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Oncogene. 2005 May 12;24(21):3459-71.

Adhesion control of cyclin D1 and p27Kip1 levels is deregulated in melanoma cells through BRAF-MEK-ERK signaling.

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1
Center for Cell Biology and Cancer Research, Albany Medical College, 47 New Scotland Avenue, MC-165, Albany, NY 12208, USA.

Abstract

Mutations in BRAF, a component of extracellular signal-regulated kinases 1 and 2 (ERK) cascade, are frequent in melanoma. It is important to understand how BRAF mutations contribute to malignant traits including anchorage- and growth factor-independence. We have previously shown that efficient activation of ERK in normal human epidermal melanocytes (NHEM) requires both adhesion to the extracellular matrix and growth factors. Mutant V599E BRAF is sufficient to promote ERK activation independent of adhesion and growth factors. Here, we analysed regulation of G1 cell cycle events in NHEM and human melanoma cells. We show that S phase entry in NHEM requires both adhesion and growth factor signaling through the MEK-ERK pathway. This control correlates with induction of cyclin D1 and downregulation of p27Kip1, two key G1 cell cycle events. In melanoma cells expressing V599E BRAF, cyclin D1 was constitutively expressed independent of adhesion but dependent upon MEK activation and nuclear accumulation of ERK. Reduction of cyclin D1 levels by RNA interference inhibited S phase entry in melanoma cells. Importantly, expression of V599E BRAF in NHEM was sufficient to promote cyclin D1 promoter activity in the absence of adhesion. Additionally, p27Kip1 levels were downregulated in V599E BRAF-expressing melanoma cells and active BRAF was sufficient to downregulate p27Kip1 in serum-starved NHEM. Thus, adhesion-growth factor cooperation, leading to efficient activation of ERK, regulates cyclin D1 and p27Kip1 levels in human melanocytes and mutant BRAF overrides adhesion-growth factor control of these two G1 cell cycle proteins in melanomas. These findings provide important insight into how BRAF mutations contribute to aberrant human melanocyte proliferation.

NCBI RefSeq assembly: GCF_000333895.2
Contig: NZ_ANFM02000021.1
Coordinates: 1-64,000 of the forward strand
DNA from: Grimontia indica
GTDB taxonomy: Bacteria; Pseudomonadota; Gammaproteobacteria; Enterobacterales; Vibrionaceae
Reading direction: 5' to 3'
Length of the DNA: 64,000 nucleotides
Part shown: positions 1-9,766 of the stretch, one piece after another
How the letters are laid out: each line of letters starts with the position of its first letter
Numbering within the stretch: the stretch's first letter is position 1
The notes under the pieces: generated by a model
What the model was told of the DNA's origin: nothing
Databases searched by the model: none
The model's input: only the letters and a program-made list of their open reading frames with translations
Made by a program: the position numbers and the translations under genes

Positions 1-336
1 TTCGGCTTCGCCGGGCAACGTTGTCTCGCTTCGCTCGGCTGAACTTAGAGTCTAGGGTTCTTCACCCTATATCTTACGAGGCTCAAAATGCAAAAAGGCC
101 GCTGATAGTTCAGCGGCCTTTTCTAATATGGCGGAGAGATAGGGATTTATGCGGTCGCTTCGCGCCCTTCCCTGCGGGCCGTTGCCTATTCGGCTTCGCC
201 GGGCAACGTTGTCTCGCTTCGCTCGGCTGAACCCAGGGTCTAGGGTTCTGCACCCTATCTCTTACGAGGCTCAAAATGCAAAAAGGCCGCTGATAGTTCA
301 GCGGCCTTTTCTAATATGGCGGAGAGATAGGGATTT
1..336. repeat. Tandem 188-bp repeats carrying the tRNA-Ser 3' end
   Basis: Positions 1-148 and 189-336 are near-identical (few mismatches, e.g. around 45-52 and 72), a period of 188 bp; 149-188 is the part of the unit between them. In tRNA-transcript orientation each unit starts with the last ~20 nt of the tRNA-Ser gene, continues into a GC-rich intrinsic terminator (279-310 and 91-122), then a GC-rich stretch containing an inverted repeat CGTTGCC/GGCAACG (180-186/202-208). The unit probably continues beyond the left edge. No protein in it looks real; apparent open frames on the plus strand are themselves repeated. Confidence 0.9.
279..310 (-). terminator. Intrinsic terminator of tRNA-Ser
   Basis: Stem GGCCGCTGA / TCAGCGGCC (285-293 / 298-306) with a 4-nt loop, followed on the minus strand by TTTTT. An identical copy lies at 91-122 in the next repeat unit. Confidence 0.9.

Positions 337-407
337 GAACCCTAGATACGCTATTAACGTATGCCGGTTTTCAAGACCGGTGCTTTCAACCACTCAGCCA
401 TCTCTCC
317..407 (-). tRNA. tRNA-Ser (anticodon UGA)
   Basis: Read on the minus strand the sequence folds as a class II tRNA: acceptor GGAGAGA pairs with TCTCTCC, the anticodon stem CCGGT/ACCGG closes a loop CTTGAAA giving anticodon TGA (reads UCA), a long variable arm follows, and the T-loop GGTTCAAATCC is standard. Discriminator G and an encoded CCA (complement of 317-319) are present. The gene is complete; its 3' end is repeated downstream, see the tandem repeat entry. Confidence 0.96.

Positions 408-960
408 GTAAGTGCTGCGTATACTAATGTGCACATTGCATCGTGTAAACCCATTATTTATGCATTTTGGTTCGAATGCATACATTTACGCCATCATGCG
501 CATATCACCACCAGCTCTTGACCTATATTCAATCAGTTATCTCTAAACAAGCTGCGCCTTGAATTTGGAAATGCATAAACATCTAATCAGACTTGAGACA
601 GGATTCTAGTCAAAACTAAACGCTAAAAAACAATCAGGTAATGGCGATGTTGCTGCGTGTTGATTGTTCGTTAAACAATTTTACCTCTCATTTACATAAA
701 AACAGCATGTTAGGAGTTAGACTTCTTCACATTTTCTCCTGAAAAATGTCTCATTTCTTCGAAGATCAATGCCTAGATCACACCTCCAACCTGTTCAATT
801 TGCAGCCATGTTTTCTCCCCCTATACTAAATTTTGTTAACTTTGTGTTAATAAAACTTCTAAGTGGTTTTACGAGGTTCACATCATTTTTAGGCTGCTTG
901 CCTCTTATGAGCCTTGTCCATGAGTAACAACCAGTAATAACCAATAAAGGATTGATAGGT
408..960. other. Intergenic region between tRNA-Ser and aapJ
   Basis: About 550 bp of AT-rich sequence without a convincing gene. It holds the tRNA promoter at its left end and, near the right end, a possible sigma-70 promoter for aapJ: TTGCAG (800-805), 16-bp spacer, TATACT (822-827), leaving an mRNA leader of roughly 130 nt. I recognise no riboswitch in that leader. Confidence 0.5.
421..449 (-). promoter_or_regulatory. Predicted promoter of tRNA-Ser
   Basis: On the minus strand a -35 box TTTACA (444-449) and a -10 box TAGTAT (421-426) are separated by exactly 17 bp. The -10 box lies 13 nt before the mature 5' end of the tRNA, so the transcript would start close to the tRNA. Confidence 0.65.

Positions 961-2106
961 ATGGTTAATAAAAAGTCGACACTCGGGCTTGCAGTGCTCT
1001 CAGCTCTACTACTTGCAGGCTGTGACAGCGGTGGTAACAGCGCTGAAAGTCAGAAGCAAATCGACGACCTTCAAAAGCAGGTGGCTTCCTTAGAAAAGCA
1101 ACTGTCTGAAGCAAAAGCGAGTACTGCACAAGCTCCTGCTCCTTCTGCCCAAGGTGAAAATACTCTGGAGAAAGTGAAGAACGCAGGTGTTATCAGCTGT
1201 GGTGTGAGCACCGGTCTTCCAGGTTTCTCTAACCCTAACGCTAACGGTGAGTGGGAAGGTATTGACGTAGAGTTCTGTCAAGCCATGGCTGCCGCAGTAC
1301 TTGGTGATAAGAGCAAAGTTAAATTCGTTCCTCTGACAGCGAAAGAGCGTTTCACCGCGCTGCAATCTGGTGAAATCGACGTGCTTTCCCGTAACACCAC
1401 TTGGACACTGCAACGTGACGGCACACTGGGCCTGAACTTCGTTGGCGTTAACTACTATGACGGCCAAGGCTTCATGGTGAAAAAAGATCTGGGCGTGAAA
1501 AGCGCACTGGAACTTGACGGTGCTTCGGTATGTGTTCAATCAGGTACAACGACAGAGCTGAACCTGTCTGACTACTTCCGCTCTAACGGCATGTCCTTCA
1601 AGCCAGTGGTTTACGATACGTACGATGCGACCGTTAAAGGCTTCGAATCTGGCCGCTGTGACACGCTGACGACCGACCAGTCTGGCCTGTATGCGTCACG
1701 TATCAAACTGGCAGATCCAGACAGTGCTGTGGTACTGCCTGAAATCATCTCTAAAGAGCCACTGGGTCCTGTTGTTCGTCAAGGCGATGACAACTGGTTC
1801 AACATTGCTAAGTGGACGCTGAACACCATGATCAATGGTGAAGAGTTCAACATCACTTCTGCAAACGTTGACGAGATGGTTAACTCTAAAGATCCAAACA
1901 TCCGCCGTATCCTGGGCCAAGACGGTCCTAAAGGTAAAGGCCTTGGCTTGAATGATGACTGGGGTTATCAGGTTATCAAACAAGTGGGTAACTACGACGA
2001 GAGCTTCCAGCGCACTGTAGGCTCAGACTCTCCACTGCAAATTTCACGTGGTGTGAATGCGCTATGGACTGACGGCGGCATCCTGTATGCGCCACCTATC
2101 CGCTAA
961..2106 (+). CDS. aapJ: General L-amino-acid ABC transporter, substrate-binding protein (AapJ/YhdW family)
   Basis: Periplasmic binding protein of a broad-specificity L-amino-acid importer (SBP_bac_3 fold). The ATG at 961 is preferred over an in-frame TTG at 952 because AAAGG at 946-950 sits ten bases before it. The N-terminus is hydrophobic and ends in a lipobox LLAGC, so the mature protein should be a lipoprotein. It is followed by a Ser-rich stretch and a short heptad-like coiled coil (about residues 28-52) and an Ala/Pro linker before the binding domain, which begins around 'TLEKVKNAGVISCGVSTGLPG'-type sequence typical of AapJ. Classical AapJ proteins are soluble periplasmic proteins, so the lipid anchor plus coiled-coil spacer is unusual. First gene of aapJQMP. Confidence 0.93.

PMID:
15735667
DOI:
10.1038/sj.onc.1208544
[Indexed for MEDLINE]
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